10. Friends who reach out to me in various ways or reach out to each other where I get to see.
11. Howard working magic in the kitchen to turn raw ingredients into delicious food. He is a kitchen hedge wizard who can work magic with the supplies on hand.

Filtering the Noise

Part of my daily routine is to open my computer and check my social media and news sources. For a long time I only had about five places that I checked regularly. That was enough to keep me apprised of events in the world and in the lives of my friends. I’ve added a couple in the past weeks, because I am fascinated by the data around our current global pandemic. It is equal parts fascinating and terrifying. All of my usual places have gotten noisier. Pandemic related news updates by the hour and the minute. Government officials at all levels are passing legislation and making declarations. Part of my morning check in is simply to see how the rules have changed today, so that I can alter my behavior and anticipate what my family will need to weather the altered shape of our lives. Grocery shopping and food resource management occupied a lot of my attention for two weeks as I shifted from being able to run to the store any time I needed something to planning ahead for once-per-week shopping. I’m also reading the news, trying to comprehend what is going on, trying to get my mind to understand it when everything I can see from my front doorstep is so very normal. Then sometimes it swings the other way, and everything becomes too frightening.

Many people are going through the same rounds of emotions. Since humans are pro-social creatures there is this overwhelming desire to do something to help others who are feeling the same things we are feeling. So, along with the increased frequency of mandates, news, and pandemic information, there is also a flood of positivity. There are more pictures of animals. People are posting videos of themselves singing. Services are being offered for free. The online world has opened up with a wealth of enrichment possibilities. This is also noise. It fills my head just as much as the hard things. Because while I’m trying to reconfigure the way I manage food, my work routines, and my children’s education, I also feel like I should be taking advantage of the chance to watch Opera for free, or listen to dozens of audio books, or watch series that are suddenly available to me. There is also the sense that I, as a creative person, should also be creating something to help.

Even on a good day, a normal before-the-pandemic day, my mind is a very noisy place. I’m slowly coming to realize that it is just as important to tune out the positive noise as it is to step away from the hard news and numbers. I will never find my center out there on the internet. It lives inside my bones and I have to quiet everything else down enough that I can listen. Listen to myself. Listen to the quiet voices of inspiration. Listen to the divine which is always there for me once I quiet the noise enough to connect with it. I’m doing my best to use religion-neutral words to describe this source of strength in my life, though my experience of it and framework for it is very much grounded in the tradition I was raised inside. In all the noise, I have been distracted from prayer and from studying scripture. This is a thing my life will be better if I correct. Meditation is not an integral part of my religious framework, but I’ve long felt that building it as a practice in my life would help me stay more centered. I don’t need more noise, more stories, more enrichment, more distraction. I need more quiet to balance out the shifting craziness of living through a pandemic and the probable economic depression which has yet to fully hit.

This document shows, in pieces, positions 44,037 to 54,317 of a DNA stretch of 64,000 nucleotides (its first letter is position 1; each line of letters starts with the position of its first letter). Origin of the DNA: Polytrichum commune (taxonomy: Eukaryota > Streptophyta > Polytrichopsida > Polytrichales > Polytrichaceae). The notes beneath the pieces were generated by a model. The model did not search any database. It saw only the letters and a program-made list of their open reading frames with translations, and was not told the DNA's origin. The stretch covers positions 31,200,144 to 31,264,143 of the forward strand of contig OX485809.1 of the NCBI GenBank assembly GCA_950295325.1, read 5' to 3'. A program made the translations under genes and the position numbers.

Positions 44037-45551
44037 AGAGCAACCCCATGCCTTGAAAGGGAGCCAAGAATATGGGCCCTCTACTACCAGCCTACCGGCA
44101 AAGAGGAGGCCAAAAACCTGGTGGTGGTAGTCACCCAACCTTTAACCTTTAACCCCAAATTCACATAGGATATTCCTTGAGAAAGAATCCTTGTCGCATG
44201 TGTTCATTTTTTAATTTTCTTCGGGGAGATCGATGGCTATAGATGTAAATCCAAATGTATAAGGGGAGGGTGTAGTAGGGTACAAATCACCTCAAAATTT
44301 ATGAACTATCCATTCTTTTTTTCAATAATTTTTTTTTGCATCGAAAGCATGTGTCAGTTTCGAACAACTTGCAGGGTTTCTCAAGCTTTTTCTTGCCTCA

Now I just need to figure out how to make myself follow through on all these grand thoughts. Building a system which requires a daily exercise of willpower is setting myself up to fail.

Site Update

I’m updating the site architecture because the WordPress theme I’ve been using since 2012-ish was terrible for reading on mobile devices. The site looks more plain now, but it is more readable, especially on mobile devices. Hopefully I’ll figure out how to pretty it up as I go.

No Longer the Conductor

On Facebook, Twitter, and Instagram I see pictures and posts from my friends who are parents of young children. They are all scrambling to adapt their families to life in various states of quarantine. I see the photos of crafts and outings. I read about frustration and being overwhelmed. Occasionally I have words of support to offer. I have to admit that along with the sympathy I feel, one of the emotions in my head as I read these posts is jealousy. These families are struggling to contain young ones who want to be busting out into the world. They are building new structures and patterns. In my family the strictures of quarantine are requiring everyone to sit in old, depressive patterns that we were trying to escape from. Last night my 19yo had a bit of a cry saying “It is silly. I’m at home all the time anyway, this shouldn’t feel any different.” But it does, because there is a world of difference between choosing to stay home because of depression and being required to stay home because of mandate. Yes we were already sitting in a pit with depression, but now pandemic has slapped a lid on top of the pit trapping them in the hole with the depression. All of our solutions were aimed at getting them out of the pit, now we have to learn how to conquer mental health while being cooped up with it.